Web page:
First published in The Times, Monday June 13 2022
This major production of Sunshine on Leith may have originated at Pitlochry Festival Theatre, but it is only fitting that a revival of the hit musical featuring the songs of those Hibs-supporting sometime-Leith-dwellers The Proclaimers should include a run in the capital.
At times the atmosphere in the auditorium resembles the frenzy that greets the King’s legendary annual panto, with the audience chuckling appreciatively at references to local landmarks and singing along wholeheartedly.
The playwright Stephen Greenhorn, who wrote the show for Dundee Rep in 2007, has updated his book to include mention of everything from Brexit to Netflix to Fifty Shades of Grey. In one poignant scene, characters discuss going for a coffee in Jenners, the Princes Street department store that has stood empty since the onset of the pandemic, leading to regretful murmurings in the stalls.
Continue reading “Theatre review: Sunshine on Leith – King’s Theatre, Edinburgh”
First published in The Times, Wednesday December 8 2021
A palpable sense of excitement is in the air as the legendary King’s pantomime returns following a two-year absence. Yet this production of Sleeping Beauty also comes with a bittersweet edge. A notable absence from the cast list is Andy Gray – for 20 years one of the stars of the show alongside Allan Stewart and Grant Stott – who died earlier this year.
Continue reading “Panto review: Sleeping Beauty – King’s Theatre, Edinburgh”
First published in The Times, Tuesday December 10 2019
Excitement levels in the auditorium at this year’s King’s pantomime are even higher than usual. The first reason is the return of Andy Gray, one third of the regular performing team alongside Allan Stewart and Grant Stott, who missed last year’s show due to illness. When he appears onstage and launches into his catchphrase (“I’ve no been very well…”) the applause is long and heartfelt.
Continue reading “Review: Goldilocks and the Three Bears – King’s Theatre, Edinburgh”
First published in The Times, Friday December 15 2017
Some people know each other so well they finish each other’s sentences. This is literally true of the entertainers Allan Stewart, Andy Gray and Grant Stott, the trio that has been at the heart of the King’s Theatre’s annual pantomime for the past 13 years. Whenever one of them struggles to spit out his lines, usually due to cracking up with laughter, the other two are on hand to clear up the verbal clutter – or simply exacerbate the sense of anarchy.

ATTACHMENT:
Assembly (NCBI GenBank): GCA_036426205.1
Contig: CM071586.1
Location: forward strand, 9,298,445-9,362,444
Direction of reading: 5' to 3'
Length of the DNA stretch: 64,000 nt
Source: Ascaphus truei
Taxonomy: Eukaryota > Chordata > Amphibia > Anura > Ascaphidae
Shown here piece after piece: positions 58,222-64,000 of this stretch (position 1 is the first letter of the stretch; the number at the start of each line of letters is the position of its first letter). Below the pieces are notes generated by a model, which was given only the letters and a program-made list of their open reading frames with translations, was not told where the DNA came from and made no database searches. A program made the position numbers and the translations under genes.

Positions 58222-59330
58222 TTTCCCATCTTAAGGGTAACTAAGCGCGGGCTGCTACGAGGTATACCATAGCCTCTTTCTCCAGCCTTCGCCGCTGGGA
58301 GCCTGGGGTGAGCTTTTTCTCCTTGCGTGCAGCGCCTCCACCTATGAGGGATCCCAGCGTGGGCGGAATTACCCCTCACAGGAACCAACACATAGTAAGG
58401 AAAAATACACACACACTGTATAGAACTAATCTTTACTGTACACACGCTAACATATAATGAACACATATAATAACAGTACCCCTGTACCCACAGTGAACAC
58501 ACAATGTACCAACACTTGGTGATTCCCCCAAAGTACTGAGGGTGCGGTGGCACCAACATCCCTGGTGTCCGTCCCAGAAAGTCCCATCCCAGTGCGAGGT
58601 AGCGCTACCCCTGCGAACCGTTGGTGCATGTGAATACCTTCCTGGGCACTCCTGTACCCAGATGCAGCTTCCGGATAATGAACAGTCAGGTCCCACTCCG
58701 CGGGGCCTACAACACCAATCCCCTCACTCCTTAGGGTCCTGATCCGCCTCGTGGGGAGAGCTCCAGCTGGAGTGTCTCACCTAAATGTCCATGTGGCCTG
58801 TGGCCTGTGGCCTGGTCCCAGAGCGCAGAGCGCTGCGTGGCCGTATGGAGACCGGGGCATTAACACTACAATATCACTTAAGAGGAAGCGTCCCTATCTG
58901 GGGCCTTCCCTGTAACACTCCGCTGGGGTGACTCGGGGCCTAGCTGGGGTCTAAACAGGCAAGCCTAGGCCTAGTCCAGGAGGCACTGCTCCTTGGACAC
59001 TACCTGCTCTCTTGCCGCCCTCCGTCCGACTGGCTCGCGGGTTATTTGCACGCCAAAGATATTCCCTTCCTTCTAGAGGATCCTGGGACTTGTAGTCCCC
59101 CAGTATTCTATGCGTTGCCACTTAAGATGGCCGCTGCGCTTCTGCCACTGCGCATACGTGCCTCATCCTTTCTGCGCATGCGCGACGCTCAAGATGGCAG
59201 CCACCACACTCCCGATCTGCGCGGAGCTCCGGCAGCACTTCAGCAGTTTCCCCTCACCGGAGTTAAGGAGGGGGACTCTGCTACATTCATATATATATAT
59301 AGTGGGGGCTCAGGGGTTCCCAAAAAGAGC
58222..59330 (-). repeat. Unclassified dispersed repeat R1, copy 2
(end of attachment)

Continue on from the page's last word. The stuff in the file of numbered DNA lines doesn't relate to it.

Continue reading “Review: Cinderella – King’s Theatre, Edinburgh”
First published in The Times, Tuesday August 29 2017
Perhaps the highest compliment you can pay an actor is that they could read from the phonebook and still make it engaging. Letters Live, in which well-known (and not so well-known) personalities read from significant correspondence, obviously provides the performers with far greater scope than the Yellow Pages. Yet, perhaps inevitably, the show, which has toured widely, attracting A-list participants, proves something of a mixed postbag.
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First published in The Times, Wednesday February 15 2017
The middle instalment of a trilogy can often feel inessential: the slightly sagging bridge between a punchy opening and satisfactory denouement. This revival of the second part of John Byrne’s Slab Boys trilogy reaffirms the play as every bit as funny and poignant as episode one. If anything, Caroline Paterson’s production is a cut above the David Hayman-directed revival of The Slab Boys – staged at the same theatre a couple of years ago.
Continue reading “Review: Cuttin’ a Rug – Citizens Theatre, Glasgow”
First published in The Times, Thursday March 17 2016
Over the past decade the comedy performers Allan Stewart, Andy Gray and Grant Stott have developed a hugely successful partnership as mainstays of the annual pantomime at Edinburgh’s King’s Theatre. The trio’s infectious performing chemistry is once again on display in this “straight” comedy, written by Ed Curtis in collaboration with Stewart and currently on tour.
Continue reading “Review: Canned Laughter – Adam Smith Theatre, Kirkcaldy”
First published in The Times, Tuesday January 5 2016
The pantomime at King’s, Edinburgh, has long acquired the status of venerable institution, running to more than 80 performances annually and featuring a triumvirate of stars – Allan Stewart, Andy Gray and Grant Stott – who have appeared together on and off for the past 17 years. Stewart, a variety performer and much-loved dame since 1997, has acknowledged that his character stays more or less the same no matter the script. Certainly, the actor has been performing in the same lavender bouffant wig for at least a decade.
Continue reading “Review: Snow White and the Seven Dwarfs – King’s Theatre, Edinburgh”
First published in The Times, Monday August 31 2015
In outline, this looked fascinating: an acclaimed staging of a piece of concrete poetry by the Swiss artist Dieter Roth, consisting of 176 pages filled with a single word: “murmel”. Sadly, in the hands of the director Herbert Fritsch and the 11-strong ensemble of the Volksbühne, Berlin, this show, while intermittently engaging, proved something of an endurance test.
Continue reading “Review: Murmel Murmel – King’s Theatre, Edinburgh International Festival”